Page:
Amelie de Chandour, short, plump, fair-complexioned, and dark-haired, was a poor actress; her voice was loud, like everything else about her; her head, with its load of feathers in winter and flowers in summer, was never still for a moment. She had a fine flow of conversation, though she could never bring a sentence to an end without a wheezing accompaniment from an asthma, to which she would not confess.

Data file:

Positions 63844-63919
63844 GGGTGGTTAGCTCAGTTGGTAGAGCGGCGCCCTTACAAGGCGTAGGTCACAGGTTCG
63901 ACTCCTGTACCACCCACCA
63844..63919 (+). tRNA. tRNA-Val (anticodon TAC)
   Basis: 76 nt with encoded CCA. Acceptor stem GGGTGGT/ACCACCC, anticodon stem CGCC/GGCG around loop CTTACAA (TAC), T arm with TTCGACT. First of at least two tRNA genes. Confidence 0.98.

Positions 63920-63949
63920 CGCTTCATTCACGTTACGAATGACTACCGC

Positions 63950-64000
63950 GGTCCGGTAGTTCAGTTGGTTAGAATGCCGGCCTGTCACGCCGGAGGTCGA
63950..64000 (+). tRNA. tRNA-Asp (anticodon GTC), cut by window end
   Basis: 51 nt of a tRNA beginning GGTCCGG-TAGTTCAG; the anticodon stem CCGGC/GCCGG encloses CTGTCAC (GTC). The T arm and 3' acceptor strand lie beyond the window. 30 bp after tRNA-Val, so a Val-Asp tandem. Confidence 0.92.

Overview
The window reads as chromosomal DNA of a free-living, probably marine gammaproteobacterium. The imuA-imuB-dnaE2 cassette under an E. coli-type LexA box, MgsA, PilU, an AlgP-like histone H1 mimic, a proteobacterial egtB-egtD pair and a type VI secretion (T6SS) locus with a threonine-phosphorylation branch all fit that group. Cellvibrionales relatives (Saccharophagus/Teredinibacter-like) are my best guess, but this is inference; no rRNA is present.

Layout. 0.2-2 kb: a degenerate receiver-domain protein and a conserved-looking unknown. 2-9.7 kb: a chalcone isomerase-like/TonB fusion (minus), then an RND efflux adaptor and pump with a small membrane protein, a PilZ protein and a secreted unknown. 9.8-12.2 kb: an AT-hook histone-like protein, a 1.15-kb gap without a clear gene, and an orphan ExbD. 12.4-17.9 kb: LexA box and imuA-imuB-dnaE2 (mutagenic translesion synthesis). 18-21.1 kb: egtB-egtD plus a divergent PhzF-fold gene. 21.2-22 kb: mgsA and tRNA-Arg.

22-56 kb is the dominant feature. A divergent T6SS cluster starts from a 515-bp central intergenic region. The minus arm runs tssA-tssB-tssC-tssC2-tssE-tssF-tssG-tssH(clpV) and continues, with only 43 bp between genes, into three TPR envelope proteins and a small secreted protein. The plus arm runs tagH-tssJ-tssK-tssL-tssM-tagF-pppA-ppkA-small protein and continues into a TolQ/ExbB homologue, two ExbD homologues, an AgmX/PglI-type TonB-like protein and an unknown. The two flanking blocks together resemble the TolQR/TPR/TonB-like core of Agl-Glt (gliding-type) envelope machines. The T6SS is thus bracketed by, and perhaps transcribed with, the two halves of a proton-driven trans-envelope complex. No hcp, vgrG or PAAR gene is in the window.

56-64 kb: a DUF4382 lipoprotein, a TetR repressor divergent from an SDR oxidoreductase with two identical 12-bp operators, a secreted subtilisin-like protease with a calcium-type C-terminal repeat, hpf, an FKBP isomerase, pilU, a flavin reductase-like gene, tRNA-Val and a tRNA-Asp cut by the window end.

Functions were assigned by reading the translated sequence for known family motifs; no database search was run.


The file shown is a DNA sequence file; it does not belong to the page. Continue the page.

M. de Saintot, otherwise Astolphe, President of the Agricultural Society, a tall, stout, high-colored personage, usually appeared in the wake of his wife, Elisa, a lady with a countenance like a withered fern, called Lili by her friends--a baby name singularly at variance with its owner's character and demeanor. Mme. de Saintot was a solemn and extremely pious woman, and a very trying partner at a game of cards. Astolphe was supposed to be a scientific man of the first rank. He was as ignorant as a carp, but he had compiled the articles on Sugar and Brandy for a Dictionary of Agriculture by wholesale plunder of newspaper articles and pillage of previous writers. It was believed all over the department that M. Saintot was engaged upon a treatise on modern husbandry; but though he locked himself into his study every morning, he had not written a couple of pages in a dozen years. If anybody called to see him, he always contrived to be discovered rummaging among his papers, hunting for a stray note or mending a pen; but he spent the whole time in his study on puerilities, reading the newspaper through from end to end, cutting figures out of corks with his penknife, and drawing patterns on his blotting-paper. He would turn over the leaves of his Cicero to see if anything applicable to the events of the day might catch his eye, and drag his quotation by the heels into the conversation that evening saying, "There is a passage in Cicero which might have been written to suit modern times," and out came his phrase, to the astonishment of his audience. "Really," they said among themselves, "Astolphe is a well of learning." The interesting fact circulated all over the town, and sustained the general belief in M. de Saintot's abilities.